The Road to a TB-Free World
Despite being preventable and curable, tuberculosis infects more than ten million people each year and is the most common cause of death by an infectious agent in modern times. The international community needs to take five specific actions to eliminate the scourge of TB once and for all.
GENEVA – When Mabruka was 18, she came home from school one day and started coughing up blood. She had been feeling sick for about two months, and when she went to a health clinic, she described symptoms such as weight loss, fatigue, shortness of breath, fever, night sweats, chills, loss of appetite, and pain when breathing and coughing. Mabruka was diagnosed with tuberculosis (TB) and prescribed a daily regimen of 9-10 pills. The treatment lasted six months, and during that time she could not attend school.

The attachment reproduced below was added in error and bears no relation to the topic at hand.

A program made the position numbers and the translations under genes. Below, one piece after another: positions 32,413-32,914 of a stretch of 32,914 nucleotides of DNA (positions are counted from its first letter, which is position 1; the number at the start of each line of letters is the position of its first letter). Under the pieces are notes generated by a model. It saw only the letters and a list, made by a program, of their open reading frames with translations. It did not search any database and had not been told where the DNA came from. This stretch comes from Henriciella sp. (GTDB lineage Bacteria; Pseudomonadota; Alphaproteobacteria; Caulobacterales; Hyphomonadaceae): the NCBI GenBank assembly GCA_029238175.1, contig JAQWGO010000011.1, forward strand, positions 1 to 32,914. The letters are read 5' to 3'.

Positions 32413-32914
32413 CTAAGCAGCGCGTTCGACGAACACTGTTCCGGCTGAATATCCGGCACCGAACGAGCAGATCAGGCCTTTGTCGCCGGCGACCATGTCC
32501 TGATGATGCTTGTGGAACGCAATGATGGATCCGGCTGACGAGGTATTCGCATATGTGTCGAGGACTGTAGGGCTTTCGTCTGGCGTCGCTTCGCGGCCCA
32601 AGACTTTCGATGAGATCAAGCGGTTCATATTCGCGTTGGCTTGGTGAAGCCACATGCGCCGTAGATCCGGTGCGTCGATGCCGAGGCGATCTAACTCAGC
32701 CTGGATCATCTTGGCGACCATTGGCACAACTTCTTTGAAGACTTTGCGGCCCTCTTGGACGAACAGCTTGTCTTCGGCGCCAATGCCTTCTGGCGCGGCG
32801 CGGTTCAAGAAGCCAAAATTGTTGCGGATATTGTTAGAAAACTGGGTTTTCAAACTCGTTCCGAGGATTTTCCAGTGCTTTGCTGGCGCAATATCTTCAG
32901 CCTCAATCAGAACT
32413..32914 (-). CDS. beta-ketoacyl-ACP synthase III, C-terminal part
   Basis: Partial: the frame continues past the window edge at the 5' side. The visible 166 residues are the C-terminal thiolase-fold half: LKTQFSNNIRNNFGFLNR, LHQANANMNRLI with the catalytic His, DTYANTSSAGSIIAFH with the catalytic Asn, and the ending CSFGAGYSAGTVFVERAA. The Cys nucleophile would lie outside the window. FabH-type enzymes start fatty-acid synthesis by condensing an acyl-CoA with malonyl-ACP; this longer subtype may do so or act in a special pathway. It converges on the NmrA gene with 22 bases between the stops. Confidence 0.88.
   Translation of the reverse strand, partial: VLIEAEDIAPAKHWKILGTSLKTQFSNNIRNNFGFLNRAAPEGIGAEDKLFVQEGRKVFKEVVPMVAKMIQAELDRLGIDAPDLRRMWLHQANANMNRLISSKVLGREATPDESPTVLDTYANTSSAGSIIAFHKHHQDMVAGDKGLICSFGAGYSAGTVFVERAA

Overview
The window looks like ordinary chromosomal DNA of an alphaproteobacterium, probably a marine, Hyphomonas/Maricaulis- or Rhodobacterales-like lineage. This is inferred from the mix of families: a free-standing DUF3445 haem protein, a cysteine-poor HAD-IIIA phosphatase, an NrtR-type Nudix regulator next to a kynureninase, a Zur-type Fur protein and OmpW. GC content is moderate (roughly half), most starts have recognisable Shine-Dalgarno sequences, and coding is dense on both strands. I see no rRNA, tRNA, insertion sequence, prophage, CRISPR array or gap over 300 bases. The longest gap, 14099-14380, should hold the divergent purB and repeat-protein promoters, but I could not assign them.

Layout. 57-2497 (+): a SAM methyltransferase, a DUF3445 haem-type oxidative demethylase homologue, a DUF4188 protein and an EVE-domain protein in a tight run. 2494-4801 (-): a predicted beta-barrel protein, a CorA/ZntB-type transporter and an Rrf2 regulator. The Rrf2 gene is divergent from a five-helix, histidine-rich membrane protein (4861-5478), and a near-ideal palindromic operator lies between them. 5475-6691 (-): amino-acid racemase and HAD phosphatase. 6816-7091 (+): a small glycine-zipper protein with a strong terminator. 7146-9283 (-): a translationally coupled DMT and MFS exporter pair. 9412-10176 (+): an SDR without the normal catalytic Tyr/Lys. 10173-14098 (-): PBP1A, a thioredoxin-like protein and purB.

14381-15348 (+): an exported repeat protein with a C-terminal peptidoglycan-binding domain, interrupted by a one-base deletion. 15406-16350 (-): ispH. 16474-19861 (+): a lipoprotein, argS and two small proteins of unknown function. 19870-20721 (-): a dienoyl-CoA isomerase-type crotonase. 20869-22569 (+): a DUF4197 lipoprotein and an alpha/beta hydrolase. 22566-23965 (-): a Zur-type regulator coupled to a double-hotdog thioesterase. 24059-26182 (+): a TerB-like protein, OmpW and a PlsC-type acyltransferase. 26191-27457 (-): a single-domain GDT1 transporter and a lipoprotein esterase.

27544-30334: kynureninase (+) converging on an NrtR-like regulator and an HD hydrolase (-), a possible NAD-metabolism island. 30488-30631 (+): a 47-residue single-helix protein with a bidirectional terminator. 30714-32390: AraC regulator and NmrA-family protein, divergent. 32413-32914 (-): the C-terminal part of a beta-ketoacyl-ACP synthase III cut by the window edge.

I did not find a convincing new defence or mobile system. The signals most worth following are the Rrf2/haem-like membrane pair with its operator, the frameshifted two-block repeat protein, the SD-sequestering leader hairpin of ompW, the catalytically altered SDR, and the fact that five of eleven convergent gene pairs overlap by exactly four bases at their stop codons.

Shockingly, Mabruka’s experience was almost the same as that of someone contracting TB in the 1950s, when the first treatments were discovered. Owing to a lack of therapeutic innovation since then, poor living conditions, and widespread poverty, millions of people around the world are still being deprived of their right to live free of TB.
More than ten million people contract the disease each year. Despite being preventable and curable, it is the leading cause of death among people living with HIV, and the most common cause of death by an infectious agent in modern times.
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